Finance junior Katherine Zingerman said she has not thought much about buying a car after graduation because she plans on living in a big city.
“Owning a car in that kind of environment just doesn’t seem practical,” Zingerman said. “I’d rather hold off until I’m older with a house and kids.”
But if the Trump administration renegotiates or pulls out altogether from the North American Free Trade Agreement, experts say new car prices could spike before Zingerman ever steps foot in a dealership.
As the future of NAFTA hangs in the balance, Gov. Greg Abbott urged the country’s top trade representative last week to save two provisions that most benefit the Texas economy — and affect its auto industry — from the chopping block.
Abbott said Texas annually imports $6 billion in auto parts from Mexico. Many companies own factories in Mexico where car parts are made, then sent across the border for assembly, said Rachel Wellhausen, an assistant government professor.
Wellhausen said the two provisions Abbott is advocating to maintain would keep car prices from inflating by protecting investors’ rights and ensuring the final products qualify for NAFTA benefits.
“If suddenly it becomes more risky to invest in Mexico and it becomes more expensive to invest in Mexico, fewer American companies will do business there,” Wellhausen said. “The worry in the auto industry is if you can’t make car parts in Mexico anymore, the price of cars will go up by hundreds or even thousands of dollars.”
The first provision, called the Investor-State Dispute Settlement, allows investors from the U.S., Mexico and Canada to sue the U.S., Mexican and Canadian governments if the country in which they are investing has violated protections contained in the agreement.
“The enforceability of those protections is one of the driving forces for Texas businesses and businesses across the country to invest in Mexican and Canadian infrastructure and natural resource development,” Abbott said in a letter to U.S. Trade Representative Robert Lighthizer.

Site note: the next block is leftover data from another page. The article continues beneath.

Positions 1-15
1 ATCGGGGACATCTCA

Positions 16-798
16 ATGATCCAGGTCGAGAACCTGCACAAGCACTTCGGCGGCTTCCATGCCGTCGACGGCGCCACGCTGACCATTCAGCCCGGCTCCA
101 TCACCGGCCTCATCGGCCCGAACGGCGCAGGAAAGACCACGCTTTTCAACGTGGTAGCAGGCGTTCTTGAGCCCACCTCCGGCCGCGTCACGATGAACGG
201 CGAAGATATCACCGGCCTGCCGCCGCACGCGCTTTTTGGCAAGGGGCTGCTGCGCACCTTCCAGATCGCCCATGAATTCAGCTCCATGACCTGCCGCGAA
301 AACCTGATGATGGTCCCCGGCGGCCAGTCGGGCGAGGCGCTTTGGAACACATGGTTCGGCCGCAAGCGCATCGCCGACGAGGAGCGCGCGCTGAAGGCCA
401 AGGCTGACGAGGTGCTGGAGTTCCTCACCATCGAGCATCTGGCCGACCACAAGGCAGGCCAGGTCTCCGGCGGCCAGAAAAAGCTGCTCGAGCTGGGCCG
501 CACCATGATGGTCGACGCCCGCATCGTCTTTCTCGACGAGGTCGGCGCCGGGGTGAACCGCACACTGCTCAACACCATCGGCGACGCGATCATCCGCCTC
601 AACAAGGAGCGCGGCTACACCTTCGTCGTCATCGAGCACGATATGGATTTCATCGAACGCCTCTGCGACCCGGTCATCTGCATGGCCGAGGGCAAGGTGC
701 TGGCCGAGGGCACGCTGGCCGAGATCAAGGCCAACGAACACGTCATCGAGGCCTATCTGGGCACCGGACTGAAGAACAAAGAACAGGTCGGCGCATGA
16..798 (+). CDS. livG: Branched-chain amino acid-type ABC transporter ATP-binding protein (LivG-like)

Abbott said ISDS lawsuits against Mexico and Canada have resulted in settlements for American companies totaling over $100 million. Wellhausen said Abbott is particularly attached to NAFTA’s ISDS provision because many Texas corporations have investments in Mexico.
“Abbott wants to make sure Texas companies keep the right to sue Mexico if something goes wrong with their investment,” Wellhausen said.
Abbott also made a case against stricter rules of origin, a provision of NAFTA which specifies the percentage of U.S. or North American-made parts that must be included in one complete product in order for it to qualify for tariff exemptions.
“Stricter rules of origin will force Texas businesses and businesses throughout the country to produce greater numbers of goods without NAFTA benefits, which will lead to increased production costs, higher consumer prices and job loss,” Abbott said.
Wellhausen said Texas producers and consumers alike stand much to lose if Abbott’s requests go unheeded, particularly in the auto industry.
While Zingerman won’t be buying a car in the immediate future, she said the thought of shelling out more money when she does — on top of paying her student loans — is stressful.
“As college students, we’re already not in the best place to start any kind of large financial endeavors,” Zingerman said. “Buying a car is something I plan to put off for as long as possible.”